The image was supposed to last for a few weeks, but with all the time I spent hot-tubbing on the cruise ship, it faded within a few days. It wasn't the smartest expenditure I had ever made. I didn't miss the $40 as much as I missed those henna turtles, though. I had grown quite fond of them in the short time they spent on my arm.
Fast-forward six months. With only four weeks to go before my wedding, I decided it was time to get my "something new" to go with my something old, something borrowed and something blue. Designs in hand, Scott and I went to a reputable local tattoo shop. I showed the artist my design and suggested that a saltine-sized image would be appropriate. He insisted that he couldn't squeeze all the detail I wanted into such a small area. I realize now that I should have sacrificed detail for petiteness, but instead I went along with the artist's advice. All I asked was that he place the tattoo in such a way as to cover the vampire-bite-like scars on my back. After all, I wouldn't want all my wedding guests staring at those unsightly marks, would I?
The tattoo artist disappeared into the back of the shop, taking the next half hour to obsessive-compulsively prepare his workspace. The place was hot and I stood by the counter fanning and second-guessing myself. Finally, the artist called me in. He sat me down and made a point (no pun intended) of showing me that the needles he was about to use were brand-new, still sealed in their sterile wrappers.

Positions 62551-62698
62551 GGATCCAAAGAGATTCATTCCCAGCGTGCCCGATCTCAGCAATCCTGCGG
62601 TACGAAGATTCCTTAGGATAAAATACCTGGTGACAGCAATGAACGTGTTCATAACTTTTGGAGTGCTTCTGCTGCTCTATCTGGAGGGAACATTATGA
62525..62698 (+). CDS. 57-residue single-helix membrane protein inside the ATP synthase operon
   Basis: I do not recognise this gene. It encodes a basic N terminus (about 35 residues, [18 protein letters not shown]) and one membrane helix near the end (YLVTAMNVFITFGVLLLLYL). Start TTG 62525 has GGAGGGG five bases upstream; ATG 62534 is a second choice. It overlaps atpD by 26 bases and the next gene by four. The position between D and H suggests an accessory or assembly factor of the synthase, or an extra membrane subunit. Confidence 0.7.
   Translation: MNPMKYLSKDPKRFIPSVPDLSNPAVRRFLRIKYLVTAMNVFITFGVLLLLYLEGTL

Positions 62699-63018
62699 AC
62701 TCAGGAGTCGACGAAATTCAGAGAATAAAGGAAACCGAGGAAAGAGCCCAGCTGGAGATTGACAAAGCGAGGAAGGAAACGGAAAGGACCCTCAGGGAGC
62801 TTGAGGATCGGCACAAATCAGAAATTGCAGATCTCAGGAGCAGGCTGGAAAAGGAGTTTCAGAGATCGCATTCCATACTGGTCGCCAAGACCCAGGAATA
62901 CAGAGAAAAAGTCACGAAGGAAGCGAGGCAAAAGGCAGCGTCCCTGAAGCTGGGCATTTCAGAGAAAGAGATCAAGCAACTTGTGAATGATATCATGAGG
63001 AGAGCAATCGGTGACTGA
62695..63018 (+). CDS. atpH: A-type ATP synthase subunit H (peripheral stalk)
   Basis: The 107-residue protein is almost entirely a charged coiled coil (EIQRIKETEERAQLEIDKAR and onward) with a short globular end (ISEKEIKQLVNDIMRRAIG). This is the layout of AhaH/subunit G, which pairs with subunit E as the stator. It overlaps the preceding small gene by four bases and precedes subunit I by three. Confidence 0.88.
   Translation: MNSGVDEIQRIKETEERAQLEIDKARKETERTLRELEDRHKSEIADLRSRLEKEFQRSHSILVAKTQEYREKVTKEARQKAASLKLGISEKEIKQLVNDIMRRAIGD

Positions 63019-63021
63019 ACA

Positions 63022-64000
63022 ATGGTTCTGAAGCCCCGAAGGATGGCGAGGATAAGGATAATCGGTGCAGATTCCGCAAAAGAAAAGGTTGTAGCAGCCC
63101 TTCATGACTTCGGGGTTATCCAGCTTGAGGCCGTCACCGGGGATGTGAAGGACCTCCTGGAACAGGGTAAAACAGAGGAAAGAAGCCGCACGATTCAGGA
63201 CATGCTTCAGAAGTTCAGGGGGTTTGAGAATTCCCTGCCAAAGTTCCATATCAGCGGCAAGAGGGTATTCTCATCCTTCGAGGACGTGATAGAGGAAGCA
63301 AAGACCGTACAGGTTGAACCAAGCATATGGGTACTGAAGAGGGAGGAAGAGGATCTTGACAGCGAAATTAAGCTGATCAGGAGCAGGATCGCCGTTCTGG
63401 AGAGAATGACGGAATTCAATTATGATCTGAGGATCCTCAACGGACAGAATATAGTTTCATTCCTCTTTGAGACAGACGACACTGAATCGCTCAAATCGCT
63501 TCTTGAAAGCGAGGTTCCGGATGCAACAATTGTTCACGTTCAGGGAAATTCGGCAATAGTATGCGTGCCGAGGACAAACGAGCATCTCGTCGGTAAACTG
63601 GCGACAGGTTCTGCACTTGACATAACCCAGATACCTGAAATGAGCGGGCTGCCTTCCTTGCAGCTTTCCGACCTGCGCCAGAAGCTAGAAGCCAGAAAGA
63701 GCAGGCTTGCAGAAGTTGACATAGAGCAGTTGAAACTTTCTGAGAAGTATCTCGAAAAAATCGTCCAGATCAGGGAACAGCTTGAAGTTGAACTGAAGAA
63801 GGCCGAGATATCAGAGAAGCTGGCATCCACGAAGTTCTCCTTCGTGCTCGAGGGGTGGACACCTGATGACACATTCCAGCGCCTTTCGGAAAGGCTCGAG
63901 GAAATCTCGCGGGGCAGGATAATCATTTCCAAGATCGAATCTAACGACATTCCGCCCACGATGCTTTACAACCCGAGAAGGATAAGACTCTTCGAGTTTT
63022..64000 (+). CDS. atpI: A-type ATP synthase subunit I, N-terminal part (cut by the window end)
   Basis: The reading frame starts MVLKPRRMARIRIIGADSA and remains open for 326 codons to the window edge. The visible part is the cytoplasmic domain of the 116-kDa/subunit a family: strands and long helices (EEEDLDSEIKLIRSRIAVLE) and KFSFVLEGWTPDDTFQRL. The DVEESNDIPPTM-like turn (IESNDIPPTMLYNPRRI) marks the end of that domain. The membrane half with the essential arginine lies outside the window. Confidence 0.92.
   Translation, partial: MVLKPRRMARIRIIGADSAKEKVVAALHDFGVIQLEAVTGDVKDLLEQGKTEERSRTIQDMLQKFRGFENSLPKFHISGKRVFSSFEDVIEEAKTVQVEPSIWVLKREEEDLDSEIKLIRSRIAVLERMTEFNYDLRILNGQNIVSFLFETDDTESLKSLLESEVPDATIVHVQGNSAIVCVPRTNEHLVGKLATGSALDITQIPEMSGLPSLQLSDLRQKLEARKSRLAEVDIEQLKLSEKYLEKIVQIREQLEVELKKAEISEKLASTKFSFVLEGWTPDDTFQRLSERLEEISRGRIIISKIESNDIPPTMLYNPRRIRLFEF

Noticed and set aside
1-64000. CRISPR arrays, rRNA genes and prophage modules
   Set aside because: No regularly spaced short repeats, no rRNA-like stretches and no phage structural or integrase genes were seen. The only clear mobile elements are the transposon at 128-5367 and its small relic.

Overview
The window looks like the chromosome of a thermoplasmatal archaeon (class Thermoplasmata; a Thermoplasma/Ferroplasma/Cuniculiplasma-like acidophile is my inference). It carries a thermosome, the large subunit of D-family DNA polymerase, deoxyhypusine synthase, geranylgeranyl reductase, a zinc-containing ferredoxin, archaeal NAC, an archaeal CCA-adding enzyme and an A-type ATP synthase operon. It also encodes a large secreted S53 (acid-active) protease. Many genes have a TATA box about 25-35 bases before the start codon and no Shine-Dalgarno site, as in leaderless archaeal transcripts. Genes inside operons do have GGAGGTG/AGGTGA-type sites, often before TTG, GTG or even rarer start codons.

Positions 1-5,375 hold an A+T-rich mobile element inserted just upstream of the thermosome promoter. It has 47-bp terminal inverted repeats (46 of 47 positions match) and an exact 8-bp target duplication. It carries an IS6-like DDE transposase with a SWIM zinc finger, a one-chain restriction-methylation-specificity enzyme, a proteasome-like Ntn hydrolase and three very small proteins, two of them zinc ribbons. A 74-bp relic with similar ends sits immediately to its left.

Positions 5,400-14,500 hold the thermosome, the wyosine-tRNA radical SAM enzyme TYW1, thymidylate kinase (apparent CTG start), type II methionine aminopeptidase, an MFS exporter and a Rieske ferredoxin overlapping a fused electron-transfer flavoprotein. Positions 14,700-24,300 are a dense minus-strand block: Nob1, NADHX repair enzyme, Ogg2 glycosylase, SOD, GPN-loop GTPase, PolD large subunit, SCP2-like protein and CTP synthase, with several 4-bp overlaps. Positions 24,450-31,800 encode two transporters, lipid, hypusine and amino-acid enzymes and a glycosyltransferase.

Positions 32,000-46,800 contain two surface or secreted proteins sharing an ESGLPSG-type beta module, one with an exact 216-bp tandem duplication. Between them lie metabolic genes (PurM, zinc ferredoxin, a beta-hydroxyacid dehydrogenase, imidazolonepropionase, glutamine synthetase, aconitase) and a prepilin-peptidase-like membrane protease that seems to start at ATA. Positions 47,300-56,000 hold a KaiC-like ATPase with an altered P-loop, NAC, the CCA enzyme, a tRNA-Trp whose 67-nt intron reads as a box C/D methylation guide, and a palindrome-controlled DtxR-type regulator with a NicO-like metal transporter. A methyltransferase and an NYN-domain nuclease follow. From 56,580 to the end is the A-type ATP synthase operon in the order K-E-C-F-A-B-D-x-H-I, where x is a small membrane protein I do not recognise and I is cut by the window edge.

I don't like needles. I never have. If I were ever to cut off one of my fingers, which isn't all that unlikely, I would sooner sacrifice the digit than have it stitched back on. I am also terrified of bees. So why I would get a tattoo when I had heard that the pain is similar to a bee-sting is beyond me. But I did it. I sat down, bared my back and acted nonchalant. I had noticed the signs on the wall: "Yes, it hurts." "No whiners." I was going to be tough. I could handle this. I had been through worse; remember the crushed toes? I did not cry, jump, turn and punch the tattoo artist in the face or even so much as whimper. And then he started tattooing.
For the first fifteen seconds it wasn't so bad, and I proudly said so. Next, I began to lose consciousness. I was determined not to faint and not to admit how dizzy and overheated I felt, but when I thought that the possibility of me hitting the floor was very real, I had to confess. Especially since, with a strapless dress and 110 wedding guests in my near future, I knew I had to go through with the whole damned procedure. The outline of half a turtle's leg would not do.
The artist paused for a few moments while I shook myself into full consciousness again. He resumed, and I fanned myself madly while trying to remain still. It felt very much like I was being stung by bees for the next 70 minutes. And I was paying for the privilege (by the hour, I might add).
When it was finally over, I scuttled to the front of the shop to recover while Scott took his turn. I did go in to sit with him later on and I could see that he was enjoying the experience just as much as I had. Since he already has a great big tattoo, it must be true what they say about forgetting the pain. I'm looking forward to that. When all was said and done, we looked like this:
The next day, we removed our bandages. Scott looked like this:
Awesome, no? I was immediately envious. Why? Because I looked like this:
Oh, the price of vanity. The tattoo artist didn't quite hit the mark. The two vampire-fang-puncture wounds (actually cat-claw puncture wounds that I couldn't stop picking at) now straddle the turtle's back leg. One of them, right by the tail, could be mistaken for turtle crap. So now, instead of maybe noticing two faded dots on my back, my wedding guests will be gawking at a giant blue pooping turtle. To make matters worse, the turtle is so large that it will show even when I'm wearing a regular shirt. Its head sticks juuust a little bit out the neckhole: that's right, it's turtleheading. Tell me that isn't humiliating.